Why AI Can't Replace Everything
The first time I got to try a self-serve ice cream server, I was in heaven. All the frozen goodness you could pile on a cake cone (or bowl for the amateurs) was at the push of a button. We were at a self-serve buffet, where once again, you could pile all the bad foods you could eat on a clean plate for each service. Each time you got up for a re-pile, your dirty plates disappeared, and you returned to free-range at the table. That was way back in the late 1900’s when we first started self-pumping our own gas. Back then, service was still a ‘thing’ and adding ‘self’ in front of it was an anomaly.
Here we live in 2018 and a mere two decades later, self is the thing and service is the anomaly. I guess if ‘selfies’ are the photo option of choice, it should be no surprise that we now complete most every task on our own, with very little assistance from others. As frustrating as it might be, given the choice in a retail space, bank, medical facility or any public space, I will always find the operator on duty and make them work. If I thought I was saving money doing things myself, I would be all in for the experience. Best I can calculate, no one is adjusting pricing to have me scan my own products, bag my own items and carry everything out to the car and THEN return the cart to a designated spot nowhere near my parking space.
I do recall the transition from full service gas station fill-ups to self-service. Back in the day, you pulled into the covered bay, running over the rubber tube that dinged the bell. The man we could trust with the ‘star’ came out smiling and asked if you wanted leaded or unleaded. Your windshield was cleaned, oil checked, tires aired, and you were sent on your way with a smile and a salute to see you next time. Today, you can get gas on any corner with a tank; you worried if your credit card will be skimmed; you pay extra for air; the windshield cleaner bucket is either empty or the cleaner is so dirty it adds bugs to your view; and heaven forbid you have to ask for assistance from the annoyed worker behind the bulletproof glass. Sometimes you get a receipt, sometimes you have a garbled conversation that ends with shrugged shoulders and an “I can’t help you.”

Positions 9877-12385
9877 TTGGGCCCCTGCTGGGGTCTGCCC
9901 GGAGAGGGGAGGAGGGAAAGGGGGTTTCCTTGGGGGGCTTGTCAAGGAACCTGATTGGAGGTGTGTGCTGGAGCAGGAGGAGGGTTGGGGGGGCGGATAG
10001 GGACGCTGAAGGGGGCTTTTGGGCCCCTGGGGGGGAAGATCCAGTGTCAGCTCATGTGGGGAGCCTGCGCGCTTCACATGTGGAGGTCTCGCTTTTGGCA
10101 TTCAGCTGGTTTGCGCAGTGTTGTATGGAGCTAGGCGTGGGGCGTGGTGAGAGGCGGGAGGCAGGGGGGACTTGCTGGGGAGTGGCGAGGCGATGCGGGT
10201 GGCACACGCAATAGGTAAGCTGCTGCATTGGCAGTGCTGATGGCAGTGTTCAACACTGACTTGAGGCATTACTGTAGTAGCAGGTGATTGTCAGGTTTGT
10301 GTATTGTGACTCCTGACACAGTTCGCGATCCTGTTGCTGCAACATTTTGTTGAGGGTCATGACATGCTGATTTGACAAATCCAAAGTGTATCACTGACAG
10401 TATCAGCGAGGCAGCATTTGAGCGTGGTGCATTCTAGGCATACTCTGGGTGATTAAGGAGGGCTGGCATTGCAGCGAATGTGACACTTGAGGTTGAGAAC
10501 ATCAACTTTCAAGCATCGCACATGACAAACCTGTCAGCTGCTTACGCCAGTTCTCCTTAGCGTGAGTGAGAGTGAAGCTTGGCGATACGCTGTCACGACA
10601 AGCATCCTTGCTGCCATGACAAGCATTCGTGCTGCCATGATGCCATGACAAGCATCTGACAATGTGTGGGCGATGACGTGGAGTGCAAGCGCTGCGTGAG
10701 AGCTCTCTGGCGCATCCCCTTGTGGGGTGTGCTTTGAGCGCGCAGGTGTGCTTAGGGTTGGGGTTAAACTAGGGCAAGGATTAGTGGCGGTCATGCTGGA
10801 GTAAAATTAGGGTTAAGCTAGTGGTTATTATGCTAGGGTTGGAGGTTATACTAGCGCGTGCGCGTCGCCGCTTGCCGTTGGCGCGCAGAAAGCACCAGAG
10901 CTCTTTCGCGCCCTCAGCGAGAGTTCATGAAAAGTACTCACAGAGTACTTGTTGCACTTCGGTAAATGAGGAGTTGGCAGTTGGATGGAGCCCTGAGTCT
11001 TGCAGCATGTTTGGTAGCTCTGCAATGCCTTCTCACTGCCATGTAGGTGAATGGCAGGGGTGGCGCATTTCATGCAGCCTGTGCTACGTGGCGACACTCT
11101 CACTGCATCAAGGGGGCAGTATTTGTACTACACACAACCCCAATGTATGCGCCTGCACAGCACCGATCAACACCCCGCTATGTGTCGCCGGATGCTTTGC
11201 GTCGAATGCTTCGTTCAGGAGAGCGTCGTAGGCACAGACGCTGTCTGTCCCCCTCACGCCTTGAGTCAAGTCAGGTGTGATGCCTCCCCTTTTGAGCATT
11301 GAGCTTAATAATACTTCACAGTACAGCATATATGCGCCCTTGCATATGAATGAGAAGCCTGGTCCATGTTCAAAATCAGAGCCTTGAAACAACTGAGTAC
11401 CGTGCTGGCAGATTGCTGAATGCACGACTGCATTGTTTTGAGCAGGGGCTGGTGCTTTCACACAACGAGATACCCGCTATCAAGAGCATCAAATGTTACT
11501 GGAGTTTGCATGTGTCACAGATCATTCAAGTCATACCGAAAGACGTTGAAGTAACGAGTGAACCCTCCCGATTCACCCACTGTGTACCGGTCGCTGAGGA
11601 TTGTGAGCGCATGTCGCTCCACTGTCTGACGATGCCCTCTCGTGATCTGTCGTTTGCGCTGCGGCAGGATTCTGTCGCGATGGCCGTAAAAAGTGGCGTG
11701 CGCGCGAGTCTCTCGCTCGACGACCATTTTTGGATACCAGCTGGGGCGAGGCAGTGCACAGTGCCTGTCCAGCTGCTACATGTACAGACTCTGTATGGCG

Leaving a grocery store these days is no picnic. The regular shoppers with the 23 items in the 10 items or less line does not cease. Even I quit writing checks months ago, but there is always a kind octogenarian balancing their account as the checkout clerk is waiting with the receipt. I remain steadfast in requiring a minimum wage worker to scan my items and attempt to make change. When the asked if I want paper or plastic, I hand them my own self carry bag, but I wait for them to bag the bag. On occasion, I am asked if I want help out with my purchase, but I have learned that is more of a courtesy ask than and actual offer of assistance.
Recently, I chose to see what this self-service system scanning was all about—I actually by-passed my regular checker and darted over to the empty area of the store where no one was self-helping themselves. I soon discovered why. First, starting the thingy was no easy feat. The secret voice that self-guided one through the self-serve steps was not working. I had to wait for an actual human to arrive and jump start the self-service. Next, the self-server self-scanned my item twice. The human had to return to ask if I wanted another item or did I want the extra charge removed. I had to wait for a third human to show up and remove the extra charge from my self-service-scamming attempt.
Bagging is very delicate in these self-service operations. If the self-service scanner does not like the way you bagged your item, all systems stop so yet another human can arrive to correct the scanner’s displeasure. Once you have completed your self-service-self-scanning, you then must walk through menus and menus of how to pay. Cash is not preferred. I discovered that when I was owed change, but the machine was out of dimes and dollars. Yet another human arrived to determined I had properly calculated my insertions and was indeed owed cash back. I then had to wait for a multi-human exchange to provide me with $2.35. My self-service transaction involved six human interactions and three times the effort to depart the store with my items.
I understand the future is here I will eventually need to order everything through the internets and wait for its arrive on my door step. Cash will be something Grandma Meyer used in the olden days and interaction with humans will be limited to family arguments over holiday dinners. For now, I will continue to seek out my minimum wage clerk and get my stuff bagged the old fashion way—eggs on bottom heavy stuff on top.